Business and Management
Submitted By rbei17
SOPA Chill Out
In a recent uproar, popular websites all over, such as Google and Facebook, participated in a blackout protest against the SOPA and PIPA Acts, which were in debate with the senate. The PIPA Act is designed to stop piracy, “with particular emphasis on illegal copies of films and other forms of media hosted on foreign servers” (BBC sopa and pipa 2012). The PIPA act grants the United States government, along with other right holders, the permission to request a court order against any website “enabling or facilitating" piracy. This court order potentially could have a whole website shut down “[making] them "disappear" from the internet” (BBC:sopa and pipa 2012). In addition, the SOPA Act would require all search-engines to remove infringing websites from their search results (BBC: sopa and pipa 2012). Although both Acts could prevent piracy rates from increasing, they also threaten to change the structure of the internet and potentially violate the constitutional right: Freedom of Speech.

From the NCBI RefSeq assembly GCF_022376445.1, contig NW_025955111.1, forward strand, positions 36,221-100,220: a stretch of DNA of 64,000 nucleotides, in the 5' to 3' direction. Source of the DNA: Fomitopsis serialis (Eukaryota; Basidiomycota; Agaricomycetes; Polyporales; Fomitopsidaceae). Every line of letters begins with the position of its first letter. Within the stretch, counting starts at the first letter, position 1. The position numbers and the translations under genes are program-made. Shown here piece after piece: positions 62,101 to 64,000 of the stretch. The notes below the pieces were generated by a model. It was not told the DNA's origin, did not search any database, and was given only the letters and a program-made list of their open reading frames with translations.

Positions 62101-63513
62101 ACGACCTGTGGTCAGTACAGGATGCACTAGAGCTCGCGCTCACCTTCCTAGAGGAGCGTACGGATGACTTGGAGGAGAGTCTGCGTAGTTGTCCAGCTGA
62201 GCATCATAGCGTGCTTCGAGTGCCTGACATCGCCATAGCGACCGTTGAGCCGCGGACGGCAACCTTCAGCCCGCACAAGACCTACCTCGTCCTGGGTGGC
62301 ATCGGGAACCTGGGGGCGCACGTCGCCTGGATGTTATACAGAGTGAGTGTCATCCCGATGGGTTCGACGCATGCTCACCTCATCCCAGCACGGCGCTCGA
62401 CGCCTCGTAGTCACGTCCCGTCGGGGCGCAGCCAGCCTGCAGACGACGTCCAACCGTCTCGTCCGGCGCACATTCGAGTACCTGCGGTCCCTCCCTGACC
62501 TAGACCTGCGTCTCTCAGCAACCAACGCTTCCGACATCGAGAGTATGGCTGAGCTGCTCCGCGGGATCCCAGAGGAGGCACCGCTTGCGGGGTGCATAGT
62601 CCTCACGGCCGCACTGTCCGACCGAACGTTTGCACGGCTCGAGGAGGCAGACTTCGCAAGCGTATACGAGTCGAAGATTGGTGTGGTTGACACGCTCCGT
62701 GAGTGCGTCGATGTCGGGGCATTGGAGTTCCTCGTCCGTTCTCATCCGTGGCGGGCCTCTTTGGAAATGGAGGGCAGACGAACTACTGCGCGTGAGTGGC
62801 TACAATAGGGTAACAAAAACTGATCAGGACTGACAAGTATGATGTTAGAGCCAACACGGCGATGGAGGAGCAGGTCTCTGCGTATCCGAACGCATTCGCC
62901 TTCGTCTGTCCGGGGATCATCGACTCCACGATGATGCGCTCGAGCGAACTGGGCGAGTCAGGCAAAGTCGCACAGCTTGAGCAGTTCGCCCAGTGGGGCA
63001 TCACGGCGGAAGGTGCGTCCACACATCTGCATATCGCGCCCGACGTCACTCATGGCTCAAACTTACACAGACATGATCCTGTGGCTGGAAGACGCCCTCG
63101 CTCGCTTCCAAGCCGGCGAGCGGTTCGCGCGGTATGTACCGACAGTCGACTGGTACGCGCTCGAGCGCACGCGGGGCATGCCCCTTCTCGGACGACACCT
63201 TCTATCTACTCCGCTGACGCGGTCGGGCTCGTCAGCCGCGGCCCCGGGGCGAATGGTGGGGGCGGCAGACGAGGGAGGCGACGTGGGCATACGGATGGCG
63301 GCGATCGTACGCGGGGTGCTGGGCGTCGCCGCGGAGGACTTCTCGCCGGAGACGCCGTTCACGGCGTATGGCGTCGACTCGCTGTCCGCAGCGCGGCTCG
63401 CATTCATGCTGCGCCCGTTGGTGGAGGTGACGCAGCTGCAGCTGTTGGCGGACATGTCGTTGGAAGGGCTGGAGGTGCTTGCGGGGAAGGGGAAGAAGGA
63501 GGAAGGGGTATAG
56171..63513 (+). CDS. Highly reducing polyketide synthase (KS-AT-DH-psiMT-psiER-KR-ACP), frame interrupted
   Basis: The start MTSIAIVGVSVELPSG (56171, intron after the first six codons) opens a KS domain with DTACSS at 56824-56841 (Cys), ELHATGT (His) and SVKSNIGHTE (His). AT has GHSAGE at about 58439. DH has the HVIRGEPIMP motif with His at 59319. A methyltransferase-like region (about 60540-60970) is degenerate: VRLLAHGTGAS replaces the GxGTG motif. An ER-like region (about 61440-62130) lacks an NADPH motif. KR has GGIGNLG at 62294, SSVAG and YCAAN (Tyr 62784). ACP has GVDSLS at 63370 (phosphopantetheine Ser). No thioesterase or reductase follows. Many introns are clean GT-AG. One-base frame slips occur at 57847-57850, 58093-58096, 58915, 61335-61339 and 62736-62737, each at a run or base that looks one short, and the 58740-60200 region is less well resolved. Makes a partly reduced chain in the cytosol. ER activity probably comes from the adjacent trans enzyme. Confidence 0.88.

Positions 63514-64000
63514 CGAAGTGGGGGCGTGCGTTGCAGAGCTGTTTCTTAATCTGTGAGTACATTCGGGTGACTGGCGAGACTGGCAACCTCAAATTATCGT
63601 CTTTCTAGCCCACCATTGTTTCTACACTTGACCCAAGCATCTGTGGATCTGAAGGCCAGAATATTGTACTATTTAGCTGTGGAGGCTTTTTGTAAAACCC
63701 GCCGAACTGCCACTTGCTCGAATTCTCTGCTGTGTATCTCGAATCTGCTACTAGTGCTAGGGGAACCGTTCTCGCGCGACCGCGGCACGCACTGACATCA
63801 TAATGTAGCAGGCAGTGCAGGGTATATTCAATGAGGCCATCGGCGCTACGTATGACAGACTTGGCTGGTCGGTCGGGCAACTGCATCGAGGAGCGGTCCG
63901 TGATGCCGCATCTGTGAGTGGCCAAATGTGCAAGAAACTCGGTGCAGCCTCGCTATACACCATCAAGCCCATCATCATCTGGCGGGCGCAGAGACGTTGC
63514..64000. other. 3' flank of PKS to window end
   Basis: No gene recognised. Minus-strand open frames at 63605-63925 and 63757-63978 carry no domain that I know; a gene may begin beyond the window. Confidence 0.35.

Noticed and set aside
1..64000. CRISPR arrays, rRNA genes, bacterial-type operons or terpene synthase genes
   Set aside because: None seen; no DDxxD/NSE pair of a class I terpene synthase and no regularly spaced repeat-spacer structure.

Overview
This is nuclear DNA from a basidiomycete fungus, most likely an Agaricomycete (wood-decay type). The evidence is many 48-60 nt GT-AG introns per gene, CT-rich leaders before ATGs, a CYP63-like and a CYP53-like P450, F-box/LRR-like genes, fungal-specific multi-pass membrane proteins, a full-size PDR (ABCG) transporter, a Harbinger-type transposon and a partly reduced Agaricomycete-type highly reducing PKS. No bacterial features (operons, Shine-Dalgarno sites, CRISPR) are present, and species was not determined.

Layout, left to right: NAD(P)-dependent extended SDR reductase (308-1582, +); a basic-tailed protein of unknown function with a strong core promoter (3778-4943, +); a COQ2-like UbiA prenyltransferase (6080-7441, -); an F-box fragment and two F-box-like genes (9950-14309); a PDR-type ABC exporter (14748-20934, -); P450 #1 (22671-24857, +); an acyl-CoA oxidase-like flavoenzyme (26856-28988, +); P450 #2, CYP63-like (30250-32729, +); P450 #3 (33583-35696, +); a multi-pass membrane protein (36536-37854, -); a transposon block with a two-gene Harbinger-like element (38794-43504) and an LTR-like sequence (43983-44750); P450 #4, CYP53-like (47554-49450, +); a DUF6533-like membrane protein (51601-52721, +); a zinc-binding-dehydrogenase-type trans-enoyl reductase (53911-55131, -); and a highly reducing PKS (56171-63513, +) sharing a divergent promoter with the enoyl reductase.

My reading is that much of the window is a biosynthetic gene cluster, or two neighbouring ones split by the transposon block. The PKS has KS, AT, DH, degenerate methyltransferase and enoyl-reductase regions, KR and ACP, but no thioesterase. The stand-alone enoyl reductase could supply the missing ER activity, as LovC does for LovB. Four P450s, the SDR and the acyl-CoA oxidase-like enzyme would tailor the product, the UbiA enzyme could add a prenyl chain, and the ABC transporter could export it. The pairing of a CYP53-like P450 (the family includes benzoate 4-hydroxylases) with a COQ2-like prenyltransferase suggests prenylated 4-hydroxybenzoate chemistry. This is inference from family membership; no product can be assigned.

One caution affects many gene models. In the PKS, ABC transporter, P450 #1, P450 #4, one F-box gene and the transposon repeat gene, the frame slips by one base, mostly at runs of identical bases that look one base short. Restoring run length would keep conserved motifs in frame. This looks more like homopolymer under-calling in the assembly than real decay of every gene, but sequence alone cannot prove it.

Both the SOPA and PIPA Act are closely related to the censorship acts implanted in Iran and China, and more recently Spain (BBC: Sopa and Pipa 2012). In China, “the government has put a lot of resources into controlling and censoring the internet content available to its citizens.” Everything from online games to politically sensitive sites are censored and decided whether it should be made available to the public (S. Chen 2011). In China, western social networks such as Facebook are sometimes blocked (S. Chen 2011). In addition to China, Iran (is) also another country where internet censorship has gone into effect. According to an article published in the Huffington post, “the latest Internet blockade [in Iran] affected the most common form of secure connections, including all encrypted international websites outside of Iran that depend on the…...